For the small club of companies who trade the food, fuels and metals that keep the world running, the last decade has been sensational. Driven by the rise of Brazil, China, India and other fast-growing economies, the global commodities boom has turbocharged profits at the world’s biggest trading houses.
Who are those firms and what makes them so powerful?
They are the Club of 16 comprised of Vitol, Glencore, Cargill, Koch Industries, Archer Daniels Midland, Gunvor, Trafigura, Mercuria, Noble, Louis Dreyfus, Bunge, Wilmar International, Arcadia, Mabanaft, Olam and Hin Leong.
Together, they are worth over one trillion dollars in annual revenue and control more than half the world’s freely traded commodities. Many amass speculative positions worth billions in raw goods, or hoard commodities in warehouses and super-tankers during periods of tight supply.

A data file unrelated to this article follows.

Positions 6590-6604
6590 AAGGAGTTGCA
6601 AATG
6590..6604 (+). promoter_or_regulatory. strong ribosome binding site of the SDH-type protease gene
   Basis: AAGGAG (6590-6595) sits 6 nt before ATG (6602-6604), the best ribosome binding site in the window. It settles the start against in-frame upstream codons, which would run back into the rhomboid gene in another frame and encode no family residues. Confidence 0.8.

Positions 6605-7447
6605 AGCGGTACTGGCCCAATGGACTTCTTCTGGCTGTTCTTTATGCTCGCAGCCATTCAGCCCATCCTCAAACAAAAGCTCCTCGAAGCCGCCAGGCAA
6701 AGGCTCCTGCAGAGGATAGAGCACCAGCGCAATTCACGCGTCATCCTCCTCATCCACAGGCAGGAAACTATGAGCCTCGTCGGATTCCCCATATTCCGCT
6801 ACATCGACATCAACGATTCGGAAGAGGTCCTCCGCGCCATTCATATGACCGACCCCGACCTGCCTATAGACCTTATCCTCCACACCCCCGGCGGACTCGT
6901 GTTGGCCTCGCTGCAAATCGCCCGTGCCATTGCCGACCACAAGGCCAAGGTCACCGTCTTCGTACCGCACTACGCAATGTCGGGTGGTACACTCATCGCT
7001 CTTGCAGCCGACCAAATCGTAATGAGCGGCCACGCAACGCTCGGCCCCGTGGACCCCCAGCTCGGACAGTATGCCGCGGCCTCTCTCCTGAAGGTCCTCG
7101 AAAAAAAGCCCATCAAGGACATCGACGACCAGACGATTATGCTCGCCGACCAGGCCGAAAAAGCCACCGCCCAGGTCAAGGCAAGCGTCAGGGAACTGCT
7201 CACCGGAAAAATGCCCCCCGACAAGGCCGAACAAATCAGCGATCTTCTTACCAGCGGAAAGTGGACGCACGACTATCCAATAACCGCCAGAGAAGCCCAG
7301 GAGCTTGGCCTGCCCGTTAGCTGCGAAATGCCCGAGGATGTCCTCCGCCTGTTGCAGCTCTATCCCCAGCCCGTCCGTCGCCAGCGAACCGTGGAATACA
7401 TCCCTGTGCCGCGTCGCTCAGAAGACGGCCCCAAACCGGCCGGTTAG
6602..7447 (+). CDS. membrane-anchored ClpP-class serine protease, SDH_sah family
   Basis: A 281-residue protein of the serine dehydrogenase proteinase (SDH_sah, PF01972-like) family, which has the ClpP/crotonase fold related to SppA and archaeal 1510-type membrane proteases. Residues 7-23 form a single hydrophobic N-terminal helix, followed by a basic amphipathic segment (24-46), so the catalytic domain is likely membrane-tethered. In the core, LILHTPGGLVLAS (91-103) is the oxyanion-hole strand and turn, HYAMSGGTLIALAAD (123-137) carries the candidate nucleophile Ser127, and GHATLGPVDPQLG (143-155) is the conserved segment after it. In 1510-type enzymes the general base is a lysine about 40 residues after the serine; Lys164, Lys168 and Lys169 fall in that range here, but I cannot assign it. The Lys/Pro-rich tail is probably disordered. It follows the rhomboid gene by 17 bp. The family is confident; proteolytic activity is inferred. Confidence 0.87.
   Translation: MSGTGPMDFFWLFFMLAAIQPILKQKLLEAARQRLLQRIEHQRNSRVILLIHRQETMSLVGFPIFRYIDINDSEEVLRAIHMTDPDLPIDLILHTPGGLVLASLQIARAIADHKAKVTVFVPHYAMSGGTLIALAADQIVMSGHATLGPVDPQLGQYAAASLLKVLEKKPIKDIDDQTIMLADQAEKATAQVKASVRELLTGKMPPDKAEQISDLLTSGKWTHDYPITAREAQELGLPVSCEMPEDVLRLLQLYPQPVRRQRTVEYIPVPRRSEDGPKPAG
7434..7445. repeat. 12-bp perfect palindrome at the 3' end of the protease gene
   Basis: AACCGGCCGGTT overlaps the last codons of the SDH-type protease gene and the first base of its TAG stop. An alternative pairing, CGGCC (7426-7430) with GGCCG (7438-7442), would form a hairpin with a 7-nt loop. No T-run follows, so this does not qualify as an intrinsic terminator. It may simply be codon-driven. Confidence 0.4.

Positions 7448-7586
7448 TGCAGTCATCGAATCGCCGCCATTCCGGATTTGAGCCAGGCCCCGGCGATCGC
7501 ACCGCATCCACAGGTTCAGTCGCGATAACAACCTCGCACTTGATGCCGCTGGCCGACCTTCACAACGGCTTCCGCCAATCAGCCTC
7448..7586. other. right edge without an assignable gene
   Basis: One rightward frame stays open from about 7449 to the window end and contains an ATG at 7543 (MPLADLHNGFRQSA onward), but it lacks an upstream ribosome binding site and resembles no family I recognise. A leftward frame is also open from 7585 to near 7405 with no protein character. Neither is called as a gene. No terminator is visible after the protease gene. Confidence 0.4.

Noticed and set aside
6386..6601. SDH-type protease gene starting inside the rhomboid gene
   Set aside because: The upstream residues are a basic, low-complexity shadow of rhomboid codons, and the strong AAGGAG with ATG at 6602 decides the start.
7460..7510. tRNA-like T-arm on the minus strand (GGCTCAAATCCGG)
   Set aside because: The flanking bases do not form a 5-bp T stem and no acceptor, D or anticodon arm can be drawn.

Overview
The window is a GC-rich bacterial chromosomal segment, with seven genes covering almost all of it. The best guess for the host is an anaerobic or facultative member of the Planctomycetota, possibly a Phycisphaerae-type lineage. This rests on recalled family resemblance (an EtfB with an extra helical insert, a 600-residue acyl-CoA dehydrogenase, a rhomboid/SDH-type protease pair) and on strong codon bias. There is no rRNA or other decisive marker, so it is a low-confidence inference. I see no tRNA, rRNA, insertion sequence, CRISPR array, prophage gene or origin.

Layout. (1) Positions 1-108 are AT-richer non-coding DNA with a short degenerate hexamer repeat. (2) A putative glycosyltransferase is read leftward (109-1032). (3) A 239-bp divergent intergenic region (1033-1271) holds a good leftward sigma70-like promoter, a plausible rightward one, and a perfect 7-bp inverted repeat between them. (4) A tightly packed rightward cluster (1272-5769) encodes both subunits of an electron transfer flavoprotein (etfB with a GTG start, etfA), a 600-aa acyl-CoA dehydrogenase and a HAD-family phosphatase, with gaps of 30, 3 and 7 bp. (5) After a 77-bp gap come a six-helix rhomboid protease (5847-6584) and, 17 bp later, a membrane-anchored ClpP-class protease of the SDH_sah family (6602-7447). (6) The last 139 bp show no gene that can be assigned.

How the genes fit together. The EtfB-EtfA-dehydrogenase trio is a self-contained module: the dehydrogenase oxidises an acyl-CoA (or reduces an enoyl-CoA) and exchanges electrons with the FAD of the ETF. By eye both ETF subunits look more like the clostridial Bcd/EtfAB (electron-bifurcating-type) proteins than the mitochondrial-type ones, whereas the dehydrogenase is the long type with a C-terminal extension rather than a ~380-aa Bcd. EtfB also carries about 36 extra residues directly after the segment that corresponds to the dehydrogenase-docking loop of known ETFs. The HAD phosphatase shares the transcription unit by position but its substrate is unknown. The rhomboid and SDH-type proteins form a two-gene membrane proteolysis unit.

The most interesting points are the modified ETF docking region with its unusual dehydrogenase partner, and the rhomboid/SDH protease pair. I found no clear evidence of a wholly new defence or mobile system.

How big are the biggest of them? Well, take Vitol and Trafigura as an example, they sold more oil last year than the oil exports of Saudi Arabia and Venezuela combined and their reach is only expanding.
Big trading firms now own a growing number of the mines that produce many of our commodities, the ships and pipelines that carry them, and the warehouses, silos and ports where they are stored